It can be a bit confusing. Sometimes we hear people say “seeing is believing,” yet at other times we hear “don’t always believe what you see.” We are also taught not to judge a book by its cover (actually we’re taught not to judge at all), but at the same time isn’t what we see what we get? When it comes to witnessing poor or even mean-spirited behavior in other people, we have the tendency to draw a quick conclusion that the person himself is not good. We connect the “what” with the “who;” in other words, what we are seeing must be a clear representation of who that person really is. We make up our mind that a perceived characteristic is the character of that person, end of story.
In his public ministry, our Lord came across this sort of thing all the time–especially with the Pharisees who could not see past the law. Take for example the woman who was caught in adultery. There was no question as to whether or not she was guilty of the crime, for she was caught “in the very act” (Jn. 8:4). The point is that the sin she committed became the label for her life, her identity, and it defined her as a person. The logical conclusion according to the law was that such a person no longer had the rite to live and stoning was the only answer.
Our Lord, however, didn’t view this person’s situation in quite the same way. He looked beyond the criminal behavior and saw something that the others were not able to see. He saw a precious vessel, created by his own hands, whose life had been thrown off course by events unknown to us. He knew she was guilty of the crime, but he could also see the bigger picture allowing him to know what had lead her to make such poor choices. Because his perception was clear and completely accurate, he intervened.
It’s a dangerous thing to make a judgment based on very limited information, yet those who were ready to stone the adulterous woman were about to do this very thing. In their eyes, it wasn’t important for them to know anything more about her life, the punishment fit the crime, and she needed to be put to death. As our Lord pointed out, however, they were not able to see beyond her behavior because they were blind due to their own sinfulness. This is why he said to them, “he who is without sin among you, let him be the first to throw a stone at her” (Jn. 8:7). It was at that time that their eyes opened a bit, and they all dropped their stones and walked away. This action by the scribes and Pharisees is interesting for two reasons. First, it indicates that the cure for the sin of judging others is selfreflection; second, we ought to “get the story straight before we get the story out.”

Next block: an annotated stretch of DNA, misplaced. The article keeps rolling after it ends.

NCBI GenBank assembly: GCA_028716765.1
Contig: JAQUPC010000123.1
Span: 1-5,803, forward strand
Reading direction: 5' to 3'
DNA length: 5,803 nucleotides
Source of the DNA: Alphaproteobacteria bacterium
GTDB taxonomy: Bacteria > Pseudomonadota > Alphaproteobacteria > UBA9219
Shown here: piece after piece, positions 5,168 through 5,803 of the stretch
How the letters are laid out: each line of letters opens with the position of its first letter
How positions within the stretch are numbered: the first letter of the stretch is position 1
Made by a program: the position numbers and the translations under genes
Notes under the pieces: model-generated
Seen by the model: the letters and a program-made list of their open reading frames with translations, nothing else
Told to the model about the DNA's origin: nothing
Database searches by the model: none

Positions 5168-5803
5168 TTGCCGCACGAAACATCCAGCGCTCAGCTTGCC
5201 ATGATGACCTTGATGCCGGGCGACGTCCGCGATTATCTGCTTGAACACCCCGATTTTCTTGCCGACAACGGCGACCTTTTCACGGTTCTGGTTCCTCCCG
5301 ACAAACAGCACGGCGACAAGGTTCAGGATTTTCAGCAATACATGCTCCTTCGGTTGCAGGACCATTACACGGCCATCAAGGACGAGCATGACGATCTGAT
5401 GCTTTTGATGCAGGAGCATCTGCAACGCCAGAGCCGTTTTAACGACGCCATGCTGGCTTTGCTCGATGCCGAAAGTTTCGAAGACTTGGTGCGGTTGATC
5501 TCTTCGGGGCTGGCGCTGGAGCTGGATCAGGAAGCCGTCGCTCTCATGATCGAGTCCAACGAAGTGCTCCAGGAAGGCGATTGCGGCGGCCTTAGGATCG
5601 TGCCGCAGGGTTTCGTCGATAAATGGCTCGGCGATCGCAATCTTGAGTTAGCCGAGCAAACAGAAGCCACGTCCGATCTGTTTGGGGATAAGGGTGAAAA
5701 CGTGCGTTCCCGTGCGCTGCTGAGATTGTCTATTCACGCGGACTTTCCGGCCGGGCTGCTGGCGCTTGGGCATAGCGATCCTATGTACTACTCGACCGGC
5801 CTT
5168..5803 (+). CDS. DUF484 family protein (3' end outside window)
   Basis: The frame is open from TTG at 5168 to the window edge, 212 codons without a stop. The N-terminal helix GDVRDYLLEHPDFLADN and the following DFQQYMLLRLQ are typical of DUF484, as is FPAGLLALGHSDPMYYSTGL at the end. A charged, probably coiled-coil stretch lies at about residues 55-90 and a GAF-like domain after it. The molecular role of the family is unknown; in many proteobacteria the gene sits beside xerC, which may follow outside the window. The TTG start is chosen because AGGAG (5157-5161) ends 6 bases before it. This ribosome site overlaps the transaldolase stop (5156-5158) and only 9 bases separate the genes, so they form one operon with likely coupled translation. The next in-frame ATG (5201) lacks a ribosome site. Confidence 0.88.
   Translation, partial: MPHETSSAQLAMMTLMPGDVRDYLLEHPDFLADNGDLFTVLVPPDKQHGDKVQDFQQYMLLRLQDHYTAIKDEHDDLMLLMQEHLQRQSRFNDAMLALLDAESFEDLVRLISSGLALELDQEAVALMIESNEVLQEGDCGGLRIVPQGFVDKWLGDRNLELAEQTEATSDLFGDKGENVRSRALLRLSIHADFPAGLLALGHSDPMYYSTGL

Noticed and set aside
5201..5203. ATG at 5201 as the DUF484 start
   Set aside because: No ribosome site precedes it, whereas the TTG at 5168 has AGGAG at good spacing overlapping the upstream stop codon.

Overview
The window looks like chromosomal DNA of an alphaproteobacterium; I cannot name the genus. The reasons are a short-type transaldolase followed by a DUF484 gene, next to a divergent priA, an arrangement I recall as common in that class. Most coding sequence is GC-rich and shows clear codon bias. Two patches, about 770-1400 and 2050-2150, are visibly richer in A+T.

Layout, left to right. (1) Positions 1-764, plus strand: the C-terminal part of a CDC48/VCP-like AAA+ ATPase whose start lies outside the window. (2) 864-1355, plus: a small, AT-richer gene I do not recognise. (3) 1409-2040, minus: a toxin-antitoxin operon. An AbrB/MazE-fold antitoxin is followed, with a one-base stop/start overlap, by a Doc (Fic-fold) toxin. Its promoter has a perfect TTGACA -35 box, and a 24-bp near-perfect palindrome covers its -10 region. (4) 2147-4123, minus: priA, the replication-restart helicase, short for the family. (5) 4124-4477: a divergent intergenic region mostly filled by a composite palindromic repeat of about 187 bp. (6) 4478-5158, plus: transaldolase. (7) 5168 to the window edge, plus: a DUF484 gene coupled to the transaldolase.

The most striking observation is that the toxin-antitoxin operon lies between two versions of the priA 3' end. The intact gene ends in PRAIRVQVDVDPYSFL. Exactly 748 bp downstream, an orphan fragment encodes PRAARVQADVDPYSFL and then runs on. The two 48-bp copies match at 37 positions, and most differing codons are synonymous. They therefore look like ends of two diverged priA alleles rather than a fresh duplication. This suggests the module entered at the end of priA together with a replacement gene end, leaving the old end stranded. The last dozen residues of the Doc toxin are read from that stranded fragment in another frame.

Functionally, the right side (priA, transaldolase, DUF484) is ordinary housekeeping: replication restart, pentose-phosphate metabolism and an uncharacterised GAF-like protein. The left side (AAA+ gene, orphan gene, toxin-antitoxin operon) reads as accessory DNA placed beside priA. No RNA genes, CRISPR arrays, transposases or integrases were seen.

Throughout the New Testament we are taught not to judge others so that we will not be judged. The teaching of the log and the speck in the eye is a perfect illustration of this. Judgment is the sole prerogative of God, and we are not to attempt even in the most sublet way to usurp this rite that belongs to God alone. You may say that the Pharisees were simply fulfilling the law, for “the Law of Moses commanded us to stone such a woman” (Jn. 8:5). However, we need to be reminded that our Lord came as the fulfillment of the law and the prophets, and He says: “I desire mercy not sacrifice” (Mt. 12:7). Perhaps one of the reasons the Pharisees were not willing to accept the mercy of Christ was because they were not willing to extend it to others; may this never be the case for us!